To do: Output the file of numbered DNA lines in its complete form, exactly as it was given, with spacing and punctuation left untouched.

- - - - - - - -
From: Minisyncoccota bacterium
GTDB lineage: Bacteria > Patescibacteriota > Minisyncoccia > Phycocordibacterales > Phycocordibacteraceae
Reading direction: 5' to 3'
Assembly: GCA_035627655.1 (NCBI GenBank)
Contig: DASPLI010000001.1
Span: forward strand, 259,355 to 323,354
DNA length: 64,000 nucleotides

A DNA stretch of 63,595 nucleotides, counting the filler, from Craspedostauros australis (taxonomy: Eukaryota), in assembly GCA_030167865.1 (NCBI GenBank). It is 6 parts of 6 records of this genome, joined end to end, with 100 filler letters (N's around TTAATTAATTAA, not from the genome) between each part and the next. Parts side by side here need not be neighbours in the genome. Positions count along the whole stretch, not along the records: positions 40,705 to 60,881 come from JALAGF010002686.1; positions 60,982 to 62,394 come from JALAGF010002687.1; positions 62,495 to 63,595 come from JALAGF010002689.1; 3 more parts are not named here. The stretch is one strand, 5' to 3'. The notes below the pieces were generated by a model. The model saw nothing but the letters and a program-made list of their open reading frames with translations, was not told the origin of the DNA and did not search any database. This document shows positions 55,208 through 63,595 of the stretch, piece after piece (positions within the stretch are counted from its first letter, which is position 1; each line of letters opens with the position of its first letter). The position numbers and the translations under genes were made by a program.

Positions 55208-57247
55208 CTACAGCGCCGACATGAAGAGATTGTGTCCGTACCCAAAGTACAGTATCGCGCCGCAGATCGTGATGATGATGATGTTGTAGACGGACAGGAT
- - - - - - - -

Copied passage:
From: Minisyncoccota bacterium
GTDB lineage: Bacteria > Patescibacteriota > Minisyncoccia > Phycocordibacterales > Phycocordibacteraceae
Reading direction: 5' to 3'
Assembly: GCA_035627655.1 (NCBI GenBank)
Contig: DASPLI010000001.1
Span: forward strand, 259,355 to 323,354
DNA length: 64,000 nucleotides

A DNA stretch of 63,595 nucleotides, counting the filler, from Craspedostauros australis (taxonomy: Eukaryota), in assembly GCA_030167865.1 (NCBI GenBank). It is 6 parts of 6 records of this genome, joined end to end, with 100 filler letters (N's around TTAATTAATTAA, not from the genome) between each part and the next. Parts side by side here need not be neighbours in the genome. Positions count along the whole stretch, not along the records: positions 40,705 to 60,881 come from JALAGF010002686.1; positions 60,982 to 62,394 come from JALAGF010002687.1; positions 62,495 to 63,595 come from JALAGF010002689.1; 3 more parts are not named here. The stretch is one strand, 5' to 3'. The notes below the pieces were generated by a model. The model saw nothing but the letters and a program-made list of their open reading frames with translations, was not told the origin of the DNA and did not search any database. This document shows positions 55,208 through 63,595 of the stretch, piece after piece (positions within the stretch are counted from its first letter, which is position 1; each line of letters opens with the position of its first letter). The position numbers and the translations under genes were made by a program.

Positions 55208-57247
55208 CTACAGCGCCGACATGAAGAGATTGTGTCCGTACCCAAAGTACAGTATCGCGCCGCAGATCGTGATGATGATGATGTTGTAGACGGACAGGAT